Thomas Wolfe's in his novel "You Can't Go Home Again" described Brooklyn as being "a completely triumphant Standard Concentrated Blot upon the Face of the Earth" with "no size, no shape, no heart…and no anything." The Brooklyn that Ellis finds is a welcoming place, however, far removed from the horror described by Wolfe. Because she is so eager to learn and adjust to her new life, she overcomes her feelings of being a stranger in a strange land and finds people who support her, especially the irrepressible Mrs. Kehoe (Julie Walters), the boarding house owner, who acts as a buffer between her and catty boarders Diana (Eve Macklin) and Patty (Emily Bett Rickards).

No matter how hard she tries to forget, Ellis is reminded of home when she hears Irish singer Iarla Ó Lionáird singing the Irish ballad "Casadh an Tsúgáin" (Horses and Ploughs) at a Christmas charity dinner for the homeless where she volunteers. At an Irish dance, she meets Tony Fiorello (Emory Cohen ("The Place Beyond the Pines"), a young somewhat stereotypical Italian man who goes to these dances because he is attracted to Irish girls. Tony, an avid Dodger fan who works as a plumber, sounds like a cross between Vito Corleone and Rocky Balboa but is sweet and full of charm and, if nothing else, very persistent.

Their relationship grows when Tony invites Ellis to his home to meet his family, a scene stolen by Tony's brash and funny eight-year-old brother Frankie (James DiGiacomo) who lets everyone know right away that "the Italians hate the Irish." Their relationship is put on temporary hold, however, when unforeseen circumstances force Ellis to return to Ireland. Happy to see her mother again and to be back in familiar surroundings, she is also reminded of the small-town mindset as personified by the gossipy mean-spirited Miss Kelly (Brid Brennan, "Shadow Dancer"), Eilis's one-time employer.

Her stay extended to attend a friend's wedding, Ellis is offered work at an accounting office and is courted by an old friend Jim Farrell (Domhnall Gleeson, "Ex Machina"), a circumstance that confronts her with choices that will affect the rest of her life. Featuring a remarkable breakout performance by Saoirse Ronan and strong support by Emory Cohen and Julie Walters, Brooklyn provides the setting for a young woman to grow in strength, not through trauma or crisis, but through the discovery of her own personal power, a rare experience in today's entertainment culture that panders to the lowest common denominator.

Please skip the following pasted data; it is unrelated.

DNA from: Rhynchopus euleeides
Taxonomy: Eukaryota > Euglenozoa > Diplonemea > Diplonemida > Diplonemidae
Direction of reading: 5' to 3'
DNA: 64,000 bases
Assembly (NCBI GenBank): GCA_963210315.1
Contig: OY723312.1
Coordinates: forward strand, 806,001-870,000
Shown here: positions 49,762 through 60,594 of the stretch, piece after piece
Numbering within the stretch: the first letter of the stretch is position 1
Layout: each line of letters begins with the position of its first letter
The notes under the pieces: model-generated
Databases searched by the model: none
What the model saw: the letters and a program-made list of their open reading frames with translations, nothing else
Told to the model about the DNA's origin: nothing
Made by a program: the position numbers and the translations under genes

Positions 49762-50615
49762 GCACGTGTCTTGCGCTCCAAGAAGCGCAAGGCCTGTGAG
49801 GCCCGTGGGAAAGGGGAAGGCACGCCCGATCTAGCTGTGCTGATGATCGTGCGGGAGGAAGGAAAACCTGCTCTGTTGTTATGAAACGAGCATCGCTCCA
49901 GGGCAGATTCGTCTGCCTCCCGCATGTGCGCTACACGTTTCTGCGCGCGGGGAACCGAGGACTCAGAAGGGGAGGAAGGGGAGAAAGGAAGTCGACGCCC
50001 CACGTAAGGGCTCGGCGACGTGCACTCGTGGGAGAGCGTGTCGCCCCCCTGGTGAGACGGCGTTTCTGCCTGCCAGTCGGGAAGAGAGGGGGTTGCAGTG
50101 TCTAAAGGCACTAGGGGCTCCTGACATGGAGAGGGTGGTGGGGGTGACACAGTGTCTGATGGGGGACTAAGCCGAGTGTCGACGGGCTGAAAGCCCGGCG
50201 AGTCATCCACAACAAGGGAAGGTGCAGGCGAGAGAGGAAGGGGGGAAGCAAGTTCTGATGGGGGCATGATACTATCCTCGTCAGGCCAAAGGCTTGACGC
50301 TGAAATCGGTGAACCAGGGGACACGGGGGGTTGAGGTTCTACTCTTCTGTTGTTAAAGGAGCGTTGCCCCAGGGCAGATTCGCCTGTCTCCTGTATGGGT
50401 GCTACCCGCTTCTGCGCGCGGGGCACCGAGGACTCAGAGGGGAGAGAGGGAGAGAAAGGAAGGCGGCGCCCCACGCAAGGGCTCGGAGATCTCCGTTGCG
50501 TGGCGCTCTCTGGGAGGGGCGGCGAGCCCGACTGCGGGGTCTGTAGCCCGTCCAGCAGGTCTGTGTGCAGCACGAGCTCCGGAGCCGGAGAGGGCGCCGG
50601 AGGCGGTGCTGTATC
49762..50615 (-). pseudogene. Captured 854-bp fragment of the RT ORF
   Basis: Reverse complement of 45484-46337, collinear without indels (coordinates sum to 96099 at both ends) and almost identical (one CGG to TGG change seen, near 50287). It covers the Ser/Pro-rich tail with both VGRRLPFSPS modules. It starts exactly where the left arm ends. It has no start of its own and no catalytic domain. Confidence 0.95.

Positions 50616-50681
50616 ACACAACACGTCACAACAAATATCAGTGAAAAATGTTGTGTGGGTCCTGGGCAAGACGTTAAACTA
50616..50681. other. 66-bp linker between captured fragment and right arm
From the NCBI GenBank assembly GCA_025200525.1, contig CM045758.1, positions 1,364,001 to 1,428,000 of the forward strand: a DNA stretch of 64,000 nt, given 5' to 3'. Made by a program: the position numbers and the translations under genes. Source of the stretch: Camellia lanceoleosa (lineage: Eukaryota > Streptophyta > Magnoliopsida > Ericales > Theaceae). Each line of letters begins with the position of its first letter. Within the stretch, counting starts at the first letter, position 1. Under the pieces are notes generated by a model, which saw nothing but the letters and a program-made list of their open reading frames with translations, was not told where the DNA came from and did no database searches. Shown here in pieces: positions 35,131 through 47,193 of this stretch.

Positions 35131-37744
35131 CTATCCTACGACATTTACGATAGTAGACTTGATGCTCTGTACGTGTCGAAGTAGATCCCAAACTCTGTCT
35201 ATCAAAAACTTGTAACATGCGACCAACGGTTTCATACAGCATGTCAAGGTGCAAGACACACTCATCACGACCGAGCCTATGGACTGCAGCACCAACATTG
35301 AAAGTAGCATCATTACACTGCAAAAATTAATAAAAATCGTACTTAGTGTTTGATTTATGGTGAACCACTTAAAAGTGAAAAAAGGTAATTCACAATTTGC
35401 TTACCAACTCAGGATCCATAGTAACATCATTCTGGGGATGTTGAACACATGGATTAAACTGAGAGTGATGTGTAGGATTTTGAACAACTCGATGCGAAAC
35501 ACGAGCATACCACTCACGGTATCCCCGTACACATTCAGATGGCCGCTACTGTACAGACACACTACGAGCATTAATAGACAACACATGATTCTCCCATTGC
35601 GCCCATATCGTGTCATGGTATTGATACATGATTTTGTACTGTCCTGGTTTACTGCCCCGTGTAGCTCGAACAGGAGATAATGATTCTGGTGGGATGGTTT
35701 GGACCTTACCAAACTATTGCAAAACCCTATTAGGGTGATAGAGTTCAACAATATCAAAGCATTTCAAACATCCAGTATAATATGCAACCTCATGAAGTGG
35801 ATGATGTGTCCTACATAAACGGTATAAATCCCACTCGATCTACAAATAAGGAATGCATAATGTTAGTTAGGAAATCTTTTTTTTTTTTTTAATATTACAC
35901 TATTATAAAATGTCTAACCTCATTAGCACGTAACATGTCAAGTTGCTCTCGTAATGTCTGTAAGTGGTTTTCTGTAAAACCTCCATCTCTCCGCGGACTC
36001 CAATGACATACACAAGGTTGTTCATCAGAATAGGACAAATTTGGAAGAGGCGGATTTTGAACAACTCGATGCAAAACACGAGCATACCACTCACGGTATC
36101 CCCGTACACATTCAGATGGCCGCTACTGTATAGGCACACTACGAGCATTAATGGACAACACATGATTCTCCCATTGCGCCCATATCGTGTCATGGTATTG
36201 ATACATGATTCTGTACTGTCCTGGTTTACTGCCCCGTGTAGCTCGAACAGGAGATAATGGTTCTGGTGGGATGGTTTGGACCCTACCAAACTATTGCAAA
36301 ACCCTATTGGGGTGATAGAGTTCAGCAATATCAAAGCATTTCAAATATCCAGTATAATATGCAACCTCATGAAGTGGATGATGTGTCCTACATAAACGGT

2 out of 4 people found the following review useful:
A film about values, 29 November 2015

The height of the Cold War, the late 1950s, was a time of anti-Communist hysteria fueled by Senator Joseph McCarthy's anti-Communist crusade and only four years after Julius and Ethel Rosenberg were convicted and executed for providing atomic secrets to the Russians. While it may seem anachronistic to make a film about the Cold War, the points made in Steven Spielberg's Bridge of Spies are just as relevant today. Like Spielberg's Lincoln, it is a film about values, about standing up for what you know to be right instead of succumbing to your fears, not an examination of the rights and wrongs of international intrigue or the merits or demerits of the Cold War.

Co-written by the Coen Brothers and Matt Charman, insurance lawyer James Donovan, (Tom Hanks), is called upon by his boss (Alan Alda) to defend Russian spy Rudolf Abel (Mark Rylance), a defense that would thwart a public opinion calling for his summary execution. In attempting to mount a defense, Donovan discovers that the government only wants him to go through the motions of due process, not to actually mount a strong case for his acquittal. Not even Donovan's family wants him to defend Abel, especially after they receive death threats and rocks are thrown through the windows.